July 2018: Natural Gas Demand Overview And Forecast

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Includes: BOIL, DGAZ, FCG, GASX, GAZB, KOLD, MLPG, UGAZ, UNG, UNL
by: Bluegold Research
Summary

Natural gas consumption surged by almost 22% y-o-y in April this year and then continue to expand in May and June but at a more measured pace.

The volume of total exports is now equivalent to almost 12.0% of national natural gas consumption on a monthly basis.

Currently, we expect natural gas consumption in the U.S. to remain strong in both relative and absolute terms.

Annual storage deficit will continue to shrink in July-September, but only to an extent.

After today's 2.5% drop in the value of August contract, the outlook for coal-to-gas switching has improved.

The U.S. Energy Information Administration has recently released their natural gas monthly statistics for April 2018. In this article, we will briefly review their consumption and exports figures, then look at our latest estimates for April and May and conclude with our forecast for June, July, and August.

April Overview

Aggregate demand (national consumption + exports) for American natural gas surged by 20.5% y-o-y in April 2018. Consumption jumped by 21.7% y-o-y due to anomalously cold weather (there were at least 70% more heating-degree days in April 2018 vs. April 2017). External demand also remained strong, with exports up 12.3% y-o-y - mostly due to robust pipeline inflows into Mexico and strong LNG sales, which jumped by 70%. Indeed, based on Marine Traffic data, we estimate that Sabine Pass served at least 23 tankers (total natural gas carrying capacity of 75+ bcf). Cove Point served at least four vessels (total capacity of 12+ bcf). Strong exports growth and an increase in national consumption ensured that the growth in total demand stayed positive. In fact, on an annualized basis, aggregate demand has not posted a single negative growth figure since January 2010 (see the chart below).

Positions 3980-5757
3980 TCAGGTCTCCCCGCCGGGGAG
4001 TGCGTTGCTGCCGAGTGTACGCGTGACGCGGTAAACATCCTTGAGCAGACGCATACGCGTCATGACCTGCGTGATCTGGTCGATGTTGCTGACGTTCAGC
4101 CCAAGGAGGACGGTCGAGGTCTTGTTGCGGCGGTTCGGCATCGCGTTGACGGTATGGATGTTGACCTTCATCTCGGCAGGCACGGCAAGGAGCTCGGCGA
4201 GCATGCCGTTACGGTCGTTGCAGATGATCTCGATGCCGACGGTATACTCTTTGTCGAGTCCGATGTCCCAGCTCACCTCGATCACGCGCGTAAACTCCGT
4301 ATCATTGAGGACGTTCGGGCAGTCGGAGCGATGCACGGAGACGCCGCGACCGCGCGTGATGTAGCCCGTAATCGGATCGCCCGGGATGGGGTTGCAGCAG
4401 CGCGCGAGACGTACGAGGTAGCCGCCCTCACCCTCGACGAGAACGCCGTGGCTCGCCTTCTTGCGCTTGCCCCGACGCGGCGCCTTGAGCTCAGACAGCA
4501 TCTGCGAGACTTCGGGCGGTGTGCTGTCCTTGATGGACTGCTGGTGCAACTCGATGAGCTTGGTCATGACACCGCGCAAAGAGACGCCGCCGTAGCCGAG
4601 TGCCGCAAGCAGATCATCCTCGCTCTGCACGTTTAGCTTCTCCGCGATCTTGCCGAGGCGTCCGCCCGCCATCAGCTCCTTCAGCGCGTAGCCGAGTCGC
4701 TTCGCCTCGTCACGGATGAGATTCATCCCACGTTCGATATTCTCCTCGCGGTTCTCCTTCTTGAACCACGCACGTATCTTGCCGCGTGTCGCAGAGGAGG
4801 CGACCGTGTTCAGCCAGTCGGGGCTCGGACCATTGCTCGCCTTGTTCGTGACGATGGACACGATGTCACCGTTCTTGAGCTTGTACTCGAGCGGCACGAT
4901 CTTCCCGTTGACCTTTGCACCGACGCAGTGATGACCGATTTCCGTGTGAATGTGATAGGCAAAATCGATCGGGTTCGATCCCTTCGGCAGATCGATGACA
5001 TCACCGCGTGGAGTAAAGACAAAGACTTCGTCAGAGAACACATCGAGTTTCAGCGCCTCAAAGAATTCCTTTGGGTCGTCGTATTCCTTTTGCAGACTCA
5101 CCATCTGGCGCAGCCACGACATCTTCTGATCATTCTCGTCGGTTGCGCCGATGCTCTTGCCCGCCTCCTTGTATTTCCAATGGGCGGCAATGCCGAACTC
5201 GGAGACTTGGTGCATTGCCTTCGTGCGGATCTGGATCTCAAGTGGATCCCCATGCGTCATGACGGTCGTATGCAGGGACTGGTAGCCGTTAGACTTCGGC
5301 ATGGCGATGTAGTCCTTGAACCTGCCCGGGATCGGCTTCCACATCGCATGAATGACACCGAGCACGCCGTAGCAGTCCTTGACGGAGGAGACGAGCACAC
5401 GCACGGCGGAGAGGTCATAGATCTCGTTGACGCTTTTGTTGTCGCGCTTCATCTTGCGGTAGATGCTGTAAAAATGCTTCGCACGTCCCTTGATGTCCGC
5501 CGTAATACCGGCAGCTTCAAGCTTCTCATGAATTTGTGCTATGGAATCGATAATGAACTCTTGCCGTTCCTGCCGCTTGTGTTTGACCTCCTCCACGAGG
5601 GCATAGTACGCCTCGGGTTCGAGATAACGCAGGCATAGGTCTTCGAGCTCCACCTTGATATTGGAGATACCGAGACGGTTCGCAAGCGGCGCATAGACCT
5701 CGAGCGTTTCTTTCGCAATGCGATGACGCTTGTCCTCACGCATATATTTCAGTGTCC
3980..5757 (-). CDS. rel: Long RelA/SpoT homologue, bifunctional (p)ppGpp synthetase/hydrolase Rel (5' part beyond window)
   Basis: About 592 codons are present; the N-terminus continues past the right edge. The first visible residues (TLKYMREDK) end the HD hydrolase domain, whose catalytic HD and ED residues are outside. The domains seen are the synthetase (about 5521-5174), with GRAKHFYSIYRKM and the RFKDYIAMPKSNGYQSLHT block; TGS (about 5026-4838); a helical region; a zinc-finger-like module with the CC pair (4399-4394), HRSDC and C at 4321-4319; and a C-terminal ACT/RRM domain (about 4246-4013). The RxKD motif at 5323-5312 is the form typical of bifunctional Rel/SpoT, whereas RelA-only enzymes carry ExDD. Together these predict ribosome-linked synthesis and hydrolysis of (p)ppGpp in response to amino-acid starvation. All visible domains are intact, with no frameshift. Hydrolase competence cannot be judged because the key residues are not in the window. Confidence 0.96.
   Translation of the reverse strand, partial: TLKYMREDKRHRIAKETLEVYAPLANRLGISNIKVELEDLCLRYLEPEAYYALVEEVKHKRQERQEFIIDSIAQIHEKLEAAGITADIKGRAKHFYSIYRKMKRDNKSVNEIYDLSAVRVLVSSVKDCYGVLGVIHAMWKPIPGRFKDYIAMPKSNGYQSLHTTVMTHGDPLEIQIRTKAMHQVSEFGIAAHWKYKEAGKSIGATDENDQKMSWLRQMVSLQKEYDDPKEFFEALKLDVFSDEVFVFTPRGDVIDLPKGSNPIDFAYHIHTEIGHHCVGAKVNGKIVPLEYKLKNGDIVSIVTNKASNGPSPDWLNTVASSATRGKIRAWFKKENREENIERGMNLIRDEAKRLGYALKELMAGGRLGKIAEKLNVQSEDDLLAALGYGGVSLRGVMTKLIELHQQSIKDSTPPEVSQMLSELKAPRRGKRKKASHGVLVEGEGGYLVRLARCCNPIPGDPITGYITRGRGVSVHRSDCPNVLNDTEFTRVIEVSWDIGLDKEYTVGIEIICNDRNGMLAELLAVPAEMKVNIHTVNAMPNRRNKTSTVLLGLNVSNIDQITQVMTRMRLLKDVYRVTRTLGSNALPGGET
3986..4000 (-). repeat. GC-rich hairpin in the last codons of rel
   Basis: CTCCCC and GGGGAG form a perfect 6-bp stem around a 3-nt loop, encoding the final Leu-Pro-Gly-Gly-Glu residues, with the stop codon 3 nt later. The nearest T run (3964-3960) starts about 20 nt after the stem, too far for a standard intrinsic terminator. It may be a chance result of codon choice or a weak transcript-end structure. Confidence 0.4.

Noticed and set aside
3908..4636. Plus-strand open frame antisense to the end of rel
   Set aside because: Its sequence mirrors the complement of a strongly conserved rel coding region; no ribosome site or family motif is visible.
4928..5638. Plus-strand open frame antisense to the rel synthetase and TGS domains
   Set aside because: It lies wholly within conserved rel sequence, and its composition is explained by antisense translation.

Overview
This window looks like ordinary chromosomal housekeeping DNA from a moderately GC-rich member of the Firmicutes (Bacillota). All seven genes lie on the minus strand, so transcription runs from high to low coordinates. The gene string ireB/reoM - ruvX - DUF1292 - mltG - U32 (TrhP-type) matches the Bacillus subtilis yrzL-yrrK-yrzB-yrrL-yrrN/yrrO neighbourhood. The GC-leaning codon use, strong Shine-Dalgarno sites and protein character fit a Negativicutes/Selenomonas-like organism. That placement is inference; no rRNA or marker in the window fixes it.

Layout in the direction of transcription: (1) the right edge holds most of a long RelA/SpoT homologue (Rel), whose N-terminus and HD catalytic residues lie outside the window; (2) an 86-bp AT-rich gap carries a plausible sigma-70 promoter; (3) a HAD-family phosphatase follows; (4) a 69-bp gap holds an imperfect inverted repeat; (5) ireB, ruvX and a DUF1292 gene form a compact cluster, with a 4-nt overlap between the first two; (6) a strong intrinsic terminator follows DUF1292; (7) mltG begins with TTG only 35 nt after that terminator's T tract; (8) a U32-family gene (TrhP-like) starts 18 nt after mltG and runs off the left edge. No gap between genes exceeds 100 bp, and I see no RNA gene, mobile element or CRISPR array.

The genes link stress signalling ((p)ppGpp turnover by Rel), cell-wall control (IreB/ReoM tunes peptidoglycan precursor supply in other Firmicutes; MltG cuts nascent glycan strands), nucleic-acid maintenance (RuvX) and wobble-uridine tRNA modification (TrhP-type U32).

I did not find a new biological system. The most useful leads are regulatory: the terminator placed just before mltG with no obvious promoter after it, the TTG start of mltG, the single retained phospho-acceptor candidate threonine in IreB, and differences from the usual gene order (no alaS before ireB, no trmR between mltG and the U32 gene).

Source: EIA, Bluegold Research estimates and calculations

Total demand has been growing faster than consumption since May 2015, pointing to the rising weight of exports within the overall demand structure. On the chart above, you can clearly see that growth rates in consumption and exports often diverge. Despite occasionally weak consumption, total demand is still growing in annual terms due to very strong exports rate. Previously, however, total demand growth was almost entirely driven by national consumption.

Pipeline and LNG exports combined totaled 278 bcf or 9.2 bcf per day in April this year. The volume of total exports is now equivalent to 11.9% of national natural gas consumption on a monthly basis. On a 12-month average basis, exports now equate to around 11.70% of national consumption and its share in the aggregate demand structure has more than doubled over the past three years.

Source: EIA, Bluegold Research estimates and calculations

Exports remain the fastest growing source of demand for American natural gas. While total demand (12-month average) increased by 16.30% over the past five years (from January 2013 to March 2018), exports expanded by 98.80% over the same period. In fact, exports have already surpassed "Other" category in the overall demand mix and are now just as significant in weight as U.S. commercial users (see the chart below).

Source: EIA, Bluegold Research estimates and calculations

*Other category includes lease, plant, and vehicle fuels, as well as pipeline and distribution use.